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Top 16 Albums of '16: 16-9


Top 16 Albums of '16: 16-9

Jack Gillespie

As the year winds down and we get closer to 2017, the time to reflect upon 2016 is upon us. There’s quite a lot to look back on, as 2016 has been one of the most unpredictable, unrelenting, and generally odd years in recent memory. This applies to the year’s musical landscape as well. While in 2015 the biggest, most acclaimed album of the year, To Pimp A Butterfly, was cut and clear, this year there is much more to debate on the subject. So in the end, after thousands upon thousands of records were released over the past 365 days, which ones came out on top?


#16: Sarah Neufeld - The Ridge


With her work with the likes of Arcade Fire, Sarah Neufeld has proved that her skills as a violinist are strong enough to bring a casual listener to tears when working alongside her bandmates on albums like Funeral and The Suburbs. However, with The Ridge, Neufeld has proven that she can make equally moving music by herself. While there is some additional instrumental accompaniment on some songs, most of the music comes from Neufeld, whether it be through violin or vocals. With so few elements, Neufeld is still able to make some wondrous compositions and use her instrument in so many ways.


#15: Gold Panda - Good Luck and Do Your Best


With Good Luck and Do Your Best, UK producer Gold Panda doesn’t tread too much new ground. Like previous records, we’re given a set of extremely textured, intricate, and emotional microhouse and downtempo this album’s Bandcamp page accurately describes as “natural house.” However, what makes Good Luck so special is that it features Gold Panda doing Gold Panda better than ever before. Even previous efforts like Lucky Shiner weren’t this consistent ‒ everything from the off-kilter “Song For A Dead Friend” to the melodically somber “Autumn Fall”  to the potential song of the year “Time Eater,” nearly every track satisfies. All in all, Good Luck and Do Your Best is the most zen album of the year, as well as just being one of the best electronic albums of 2016.


#14: Bruno Mars - 24K Magic


With 24K Magic, there are no doubt some attempts to recreate the success of “Uptown Funk.” Expecting Mars to do anything but try and go in a similar direction as “Uptown Funk” with his upcoming record is simply foolish. However, considering that it is one of the best Top 40 hits of the 2010s, this isn’t exactly a bad thing. Besides, Mars has proven before that the sounds of 80s and 90s Contemporary R&B brings out the best in him, and he continues to prove so with 24K Magic. Never before has Bruno stayed this consistently energetic and entertaining with his vocal performances. Add in some of the most fun, funky, and colorful production to grace a Bruno Mars record and you get an absolute blast of a pop record.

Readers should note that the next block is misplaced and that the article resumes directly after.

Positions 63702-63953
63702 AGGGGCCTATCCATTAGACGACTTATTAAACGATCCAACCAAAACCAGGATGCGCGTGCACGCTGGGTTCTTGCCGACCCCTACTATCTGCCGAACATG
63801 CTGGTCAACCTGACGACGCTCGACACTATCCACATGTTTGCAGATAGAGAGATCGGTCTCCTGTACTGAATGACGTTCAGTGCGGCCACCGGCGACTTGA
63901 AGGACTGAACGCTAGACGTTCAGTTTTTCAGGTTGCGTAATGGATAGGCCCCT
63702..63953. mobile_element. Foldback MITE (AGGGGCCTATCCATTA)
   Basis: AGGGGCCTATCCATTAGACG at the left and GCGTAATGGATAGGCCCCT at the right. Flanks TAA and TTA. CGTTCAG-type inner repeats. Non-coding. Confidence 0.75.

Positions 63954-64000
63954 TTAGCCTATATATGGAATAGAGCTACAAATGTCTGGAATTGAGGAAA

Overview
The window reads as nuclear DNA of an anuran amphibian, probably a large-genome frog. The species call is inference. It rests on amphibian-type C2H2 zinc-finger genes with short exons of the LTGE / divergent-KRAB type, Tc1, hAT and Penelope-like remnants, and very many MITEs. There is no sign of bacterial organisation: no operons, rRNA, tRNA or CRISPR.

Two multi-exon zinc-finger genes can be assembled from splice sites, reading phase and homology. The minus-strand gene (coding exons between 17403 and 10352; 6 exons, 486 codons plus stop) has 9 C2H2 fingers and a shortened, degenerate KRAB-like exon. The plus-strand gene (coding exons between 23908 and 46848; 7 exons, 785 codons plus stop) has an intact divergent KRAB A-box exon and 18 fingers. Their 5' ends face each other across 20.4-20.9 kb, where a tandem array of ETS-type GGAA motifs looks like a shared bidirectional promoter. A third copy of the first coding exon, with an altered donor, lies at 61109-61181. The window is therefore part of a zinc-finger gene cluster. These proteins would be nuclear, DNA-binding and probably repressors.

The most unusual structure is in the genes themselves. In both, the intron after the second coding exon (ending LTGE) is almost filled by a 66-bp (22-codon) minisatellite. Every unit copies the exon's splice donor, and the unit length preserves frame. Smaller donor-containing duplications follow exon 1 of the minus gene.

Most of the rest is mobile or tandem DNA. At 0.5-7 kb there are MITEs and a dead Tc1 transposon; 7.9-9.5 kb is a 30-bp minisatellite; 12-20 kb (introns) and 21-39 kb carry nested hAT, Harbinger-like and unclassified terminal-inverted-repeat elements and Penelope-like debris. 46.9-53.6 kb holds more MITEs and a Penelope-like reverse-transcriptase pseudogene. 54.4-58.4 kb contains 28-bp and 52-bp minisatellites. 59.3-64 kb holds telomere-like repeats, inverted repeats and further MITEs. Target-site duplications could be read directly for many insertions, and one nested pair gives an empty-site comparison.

#13: Jeff Rosenstock - WORRY.


Jeff Rosenstock has been in the game for quite a while. Coming through with his first record with his first band in 1998, he’s released over a dozen records with various bands since. All this experience shows with WORRY.. Rosenstock is able to cram so much passion, energy, and emotion into the 37 minutes this record runs through. The first half is definitely the lyrical high point of the record as Rosenstock mixes the “young forever” sentiment of pop punk, the delayed maturity of a 34-year-old in a young man’s genre, and some political commentary that is definitely a product of the year in which this was released. The second half, while not nearly as lyrically detailed, is a jaw-dropping,retrospective of all of the shades of rock and punk Rosenstock has played throughout his illustrious career in an Abbey Road-style medley. All together WORRY. is one of Rosenstock’s greatest achievements and an album that’ll even appeal to listeners who usually have a vendetta against anything that even has a whiff of pop punk.